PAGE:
When people talk about equal pay, they normally are pointing to the feminist demand that men and women be financially compensated for their labor on an equal and fair level. No one should be given less pay based on their gender. This the foundational thought behind the Equality Pay Act of 1963. But frequently the racial nature of economics and gender is forgotten, and that's what Black Women's Equal Pay Day is all about. The one thing everyone in the country can do is simply raise awareness about Black Women's Equal Pay Day.
Black Women’s Equal Pay Day is on July 31. This day marks how many months into the year a black woman would have to work in order to have the same amount of pay as her white and non-Hispanic male peer. The day focuses on the extra hard work an African American woman has to do in order to have a fair shot at a healthy wage. Much attention is often given to a day in early April, known just as Equal Pay Day, which marks the day women have to work to in order to make the same amount as men.
But the day for black women is much further into the year. A black woman would have to work 19 months in order to have the same pay her white male co-workers would have in 12 months. Such a unique and pronounced wage gap shows how black women in the United States of America face dual challenges in terms of racial and economic inequality.
As Minda Harts wrote in an essay for Feminist Wednesday, women must be "vigilant in advancing other women." Whether that's buying a book by a black woman, supporting black women-owned business, or just becoming informed, women need to be there for each other. The "informed" women, she writes, "understand that advancing women and black women in the workplace takes work, and you are a voice for others as well as a creator of more seats at the table
You can help on Black Women’s Equal Pay Day by talking about how April's Equal Pay Day is not the whole picture. This means that while white women are indeed paid less than white men, they are still paid more than black women and Hispanic women.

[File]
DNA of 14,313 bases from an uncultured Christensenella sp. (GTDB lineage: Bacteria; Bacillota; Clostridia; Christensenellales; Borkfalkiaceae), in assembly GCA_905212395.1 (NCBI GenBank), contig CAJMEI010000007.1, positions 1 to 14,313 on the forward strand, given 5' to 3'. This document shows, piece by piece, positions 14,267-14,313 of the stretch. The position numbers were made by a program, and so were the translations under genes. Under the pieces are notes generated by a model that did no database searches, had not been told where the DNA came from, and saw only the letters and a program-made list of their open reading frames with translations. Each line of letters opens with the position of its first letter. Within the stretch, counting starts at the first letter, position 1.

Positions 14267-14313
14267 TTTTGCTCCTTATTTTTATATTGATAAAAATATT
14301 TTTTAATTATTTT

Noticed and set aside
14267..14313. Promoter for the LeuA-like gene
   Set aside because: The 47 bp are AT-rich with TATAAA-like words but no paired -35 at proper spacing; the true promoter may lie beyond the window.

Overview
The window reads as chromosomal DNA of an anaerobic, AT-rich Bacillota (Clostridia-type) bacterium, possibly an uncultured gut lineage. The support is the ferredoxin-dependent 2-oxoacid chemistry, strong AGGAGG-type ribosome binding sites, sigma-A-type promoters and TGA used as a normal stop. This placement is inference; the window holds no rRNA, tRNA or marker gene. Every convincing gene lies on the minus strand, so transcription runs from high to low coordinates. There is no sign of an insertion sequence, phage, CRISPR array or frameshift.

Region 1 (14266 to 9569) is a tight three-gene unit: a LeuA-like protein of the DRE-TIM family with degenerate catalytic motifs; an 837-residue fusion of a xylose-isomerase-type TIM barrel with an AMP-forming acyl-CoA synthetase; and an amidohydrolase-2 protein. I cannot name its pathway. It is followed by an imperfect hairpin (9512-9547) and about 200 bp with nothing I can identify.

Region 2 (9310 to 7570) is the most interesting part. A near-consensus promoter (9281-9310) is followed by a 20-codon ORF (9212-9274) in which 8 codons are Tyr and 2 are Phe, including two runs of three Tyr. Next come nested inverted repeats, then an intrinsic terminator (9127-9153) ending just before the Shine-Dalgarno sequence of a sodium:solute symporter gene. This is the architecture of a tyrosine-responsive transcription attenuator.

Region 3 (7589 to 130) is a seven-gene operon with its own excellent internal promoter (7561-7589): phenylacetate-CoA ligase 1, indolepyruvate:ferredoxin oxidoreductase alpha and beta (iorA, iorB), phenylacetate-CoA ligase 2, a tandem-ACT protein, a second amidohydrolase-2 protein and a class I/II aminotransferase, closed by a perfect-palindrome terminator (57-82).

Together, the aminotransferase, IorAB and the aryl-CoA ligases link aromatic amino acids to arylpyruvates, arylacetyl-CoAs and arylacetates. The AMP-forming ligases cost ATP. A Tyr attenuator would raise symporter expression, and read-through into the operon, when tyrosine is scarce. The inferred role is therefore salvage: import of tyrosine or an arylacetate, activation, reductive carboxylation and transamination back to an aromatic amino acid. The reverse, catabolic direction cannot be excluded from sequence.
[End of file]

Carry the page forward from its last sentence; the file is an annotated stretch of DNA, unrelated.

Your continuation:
Wage disparity in terms of gender and race shows that white women are paid 77 cents compared to one dollar for white men. But it's even worse for black women and Hispanic women. Black women receive less than white women at 64 cents, while Hispanic women receive less than both black and white women at 56 cents per white men's dollar.
By talking about the differences women of color face when it comes to systemic oppression, you can raise awareness about Black Women's Equal Pay Day. You can shed light on how, according to the National Women's Law Center, black women experience wage disparity at virtually every educational level. This means that even with graduate degrees, black women are still at a disadvantage and do not receive equal pay. The repercussion of such a racialized wage gap carries on into old age as well. As the NWLC noted, the wage gap hits older black women even more worse.
One of the main purposes of having Black Women’s Equal Pay Day is to show how oppression does not affect everyone uniformly. A racialized wage gap is one form of social disadvantage that is unique to women of color, especially black women.
By highlighting the differences in wage disparity not only in the face of white men but also white women, Black Women's Equal Pay Day is a critical day to tackle wage disparity along gender and racial lines.